Failure of Silverton raises concerns about other bankers' banks

Small community banks have a banker, called a correspondent bank (more popularly known as a bankers' bank), that offers services such as check clearing, credit card operations, and other things that small banks find too costly to do efficiently and effectively on their own. Essentially, bankers' banks serve as the middle man between community banks and the Federal Reserve.

For the first time ever, one of these bankers' banks failed in April -- Silverton Bank of Atlanta -- and left 1,400 community banks in 44 states scurrying for new service providers. The FDIC contracted with another bankers' bank -- The Independent Bankers Bank of Irving, Tex. -- to smooth out the transition to a new bankers' bank.

As the FDIC cleans up the mess, many are wondering why Silverton failed and whether it can happen to more of the approximately 20 bankers' banks still operating. Was Silverton's model unique, or are other bankers' banks at risk?

Some analysts believe Silverton's problems were unique. It became a national bank almost two years ago and began an aggressive expansion into national markets. Its biggest mistake was getting into construction and development loans just as the real estate bubble was about to burst. Silverton "was in the wrong place at the wrong time," Jason O'Donnell, a senior research analyst at Boenning & Scattergood, told CNN. "I would be surprised to see another large bankers' bank go under in the near term." Most of the other bankers' banks avoided the real estate mess.

The problems for Silverton started when, operating under the name of The Bankers' Bank, it asked for permission from the Office of the Comptroller of the Currency (OCC) to convert to a national bank in August 2007, which allowed it to more easily buy into construction loan participation deals in several markets, as well as to make direct loans. In 2006 it opened four loan production offices in Boston, Cincinnati, Los Angeles, and Seattle, plus a full-service branch in Maryland. By the end of 2007, the bank had lent $1.1 billion for real estate, which grew to $2.1 billion by the fourth quarter of 2008. It was this aggressive loan portfolio that took down the bank.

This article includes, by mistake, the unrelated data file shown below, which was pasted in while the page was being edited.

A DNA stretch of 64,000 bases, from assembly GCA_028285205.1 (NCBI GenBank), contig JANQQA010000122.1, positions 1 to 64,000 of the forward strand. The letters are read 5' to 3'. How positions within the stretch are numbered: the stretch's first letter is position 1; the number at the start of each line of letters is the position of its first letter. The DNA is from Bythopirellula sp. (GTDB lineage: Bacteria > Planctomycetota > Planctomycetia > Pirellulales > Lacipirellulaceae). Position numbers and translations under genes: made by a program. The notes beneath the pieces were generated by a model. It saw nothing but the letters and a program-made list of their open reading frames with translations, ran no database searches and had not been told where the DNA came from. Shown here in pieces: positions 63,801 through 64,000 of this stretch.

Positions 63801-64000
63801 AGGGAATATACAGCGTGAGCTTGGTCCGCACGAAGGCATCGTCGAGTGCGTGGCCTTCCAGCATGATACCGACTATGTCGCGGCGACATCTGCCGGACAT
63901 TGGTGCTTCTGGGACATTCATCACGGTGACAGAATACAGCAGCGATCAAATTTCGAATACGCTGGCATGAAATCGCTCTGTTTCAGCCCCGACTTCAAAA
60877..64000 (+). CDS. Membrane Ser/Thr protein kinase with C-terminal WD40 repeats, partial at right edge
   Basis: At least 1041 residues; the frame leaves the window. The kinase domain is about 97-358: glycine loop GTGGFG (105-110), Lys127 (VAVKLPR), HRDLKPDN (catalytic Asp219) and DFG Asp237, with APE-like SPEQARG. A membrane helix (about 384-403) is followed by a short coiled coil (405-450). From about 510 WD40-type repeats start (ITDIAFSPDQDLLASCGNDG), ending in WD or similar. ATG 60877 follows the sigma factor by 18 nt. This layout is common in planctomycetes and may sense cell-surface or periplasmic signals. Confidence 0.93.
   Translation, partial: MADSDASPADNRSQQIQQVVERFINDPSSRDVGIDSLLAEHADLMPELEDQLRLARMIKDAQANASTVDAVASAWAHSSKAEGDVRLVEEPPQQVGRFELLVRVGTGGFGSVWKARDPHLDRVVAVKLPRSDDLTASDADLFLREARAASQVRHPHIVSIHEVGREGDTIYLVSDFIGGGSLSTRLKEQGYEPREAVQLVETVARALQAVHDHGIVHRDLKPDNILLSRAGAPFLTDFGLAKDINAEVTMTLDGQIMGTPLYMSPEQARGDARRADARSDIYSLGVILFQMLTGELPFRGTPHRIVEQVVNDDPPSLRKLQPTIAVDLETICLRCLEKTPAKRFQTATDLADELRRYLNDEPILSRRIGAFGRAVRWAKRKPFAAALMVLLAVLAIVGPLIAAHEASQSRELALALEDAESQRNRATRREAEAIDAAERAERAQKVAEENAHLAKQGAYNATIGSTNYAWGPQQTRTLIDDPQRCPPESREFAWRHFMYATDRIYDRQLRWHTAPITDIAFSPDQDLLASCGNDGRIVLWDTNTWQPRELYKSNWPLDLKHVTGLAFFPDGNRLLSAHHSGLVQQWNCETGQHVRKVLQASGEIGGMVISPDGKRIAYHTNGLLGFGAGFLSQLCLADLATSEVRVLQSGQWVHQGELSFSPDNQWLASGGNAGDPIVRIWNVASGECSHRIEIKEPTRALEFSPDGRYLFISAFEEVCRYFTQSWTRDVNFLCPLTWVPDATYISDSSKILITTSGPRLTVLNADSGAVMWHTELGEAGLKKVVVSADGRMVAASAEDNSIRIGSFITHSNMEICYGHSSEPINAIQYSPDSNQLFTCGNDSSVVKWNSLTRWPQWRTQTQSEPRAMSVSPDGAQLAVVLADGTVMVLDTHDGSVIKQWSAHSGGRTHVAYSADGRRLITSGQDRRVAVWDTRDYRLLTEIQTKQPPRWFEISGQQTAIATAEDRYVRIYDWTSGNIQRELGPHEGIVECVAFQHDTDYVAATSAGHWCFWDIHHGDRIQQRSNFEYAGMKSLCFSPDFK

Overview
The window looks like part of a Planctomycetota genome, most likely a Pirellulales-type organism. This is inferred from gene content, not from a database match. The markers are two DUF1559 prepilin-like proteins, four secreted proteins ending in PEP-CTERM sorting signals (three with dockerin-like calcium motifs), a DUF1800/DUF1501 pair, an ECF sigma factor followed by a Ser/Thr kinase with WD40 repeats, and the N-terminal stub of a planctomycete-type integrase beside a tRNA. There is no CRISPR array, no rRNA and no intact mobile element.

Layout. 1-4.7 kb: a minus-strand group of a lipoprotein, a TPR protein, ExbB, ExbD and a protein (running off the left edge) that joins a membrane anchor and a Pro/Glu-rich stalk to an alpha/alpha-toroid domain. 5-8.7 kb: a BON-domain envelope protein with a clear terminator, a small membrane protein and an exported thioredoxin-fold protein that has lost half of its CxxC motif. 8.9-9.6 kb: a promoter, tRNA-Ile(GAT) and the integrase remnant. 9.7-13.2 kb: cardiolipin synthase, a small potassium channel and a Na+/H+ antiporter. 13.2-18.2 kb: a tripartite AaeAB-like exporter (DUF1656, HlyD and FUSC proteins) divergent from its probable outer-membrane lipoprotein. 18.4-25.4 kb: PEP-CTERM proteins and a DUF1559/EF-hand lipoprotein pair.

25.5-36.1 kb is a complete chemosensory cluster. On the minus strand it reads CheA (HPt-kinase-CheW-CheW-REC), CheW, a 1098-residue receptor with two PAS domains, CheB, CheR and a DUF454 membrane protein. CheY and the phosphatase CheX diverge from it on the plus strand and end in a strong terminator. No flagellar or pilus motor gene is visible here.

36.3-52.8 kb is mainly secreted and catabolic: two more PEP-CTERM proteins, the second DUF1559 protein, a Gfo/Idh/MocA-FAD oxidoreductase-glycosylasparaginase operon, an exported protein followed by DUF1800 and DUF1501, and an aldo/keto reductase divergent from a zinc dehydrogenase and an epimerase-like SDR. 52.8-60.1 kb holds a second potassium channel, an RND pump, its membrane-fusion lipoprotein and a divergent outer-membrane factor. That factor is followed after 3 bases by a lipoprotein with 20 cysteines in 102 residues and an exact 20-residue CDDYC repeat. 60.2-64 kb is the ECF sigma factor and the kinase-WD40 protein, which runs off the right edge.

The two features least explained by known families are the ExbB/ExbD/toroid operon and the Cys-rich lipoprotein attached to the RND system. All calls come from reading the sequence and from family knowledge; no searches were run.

Right now the OCC is taking the position that the "bank submitted a business plan that we believed was workable, It was subject to supervision, and as we always do with bank failures, we'll be conducting a review," according to a spokesman quoted in Bank Investment Consultant. One key area regulators will look at is how concentrated bankers' banks could impact community banks in certain regions. The concern for bankers' banks is that they tend to serve a concentrated region of banks, so while they aren't a systemic risk nationally, they could be a systemic risk regionally or locally.

The failure of Silverton is expected to cost the FDIC $1.3 billion. Silverton had $3.3 billion in deposits at the time it failed.

Walter Moeling, a banking lawyer who represented Silverton, told Financial Planning that the bank suffered because its community bank clients had loan problems related to construction and real estate. Silverton absorbed these losses from its core community bank clients in the Southeast. Moeling believes, "In this case, the ultimate issue is the community bank portfolio. That has implications for all bankers' banks."

If Moeling is correct, are other bankers' banks also facing failure due to the construction and real estate loans in the portfolios of the community banks they serve? As I wrote yesterday, small banks are facing a commercial lending crisis. Can this lending crisis put more bankers' banks at risk?

Lita Epstein has written 25 books, including Reading Financial Reports for Dummies.

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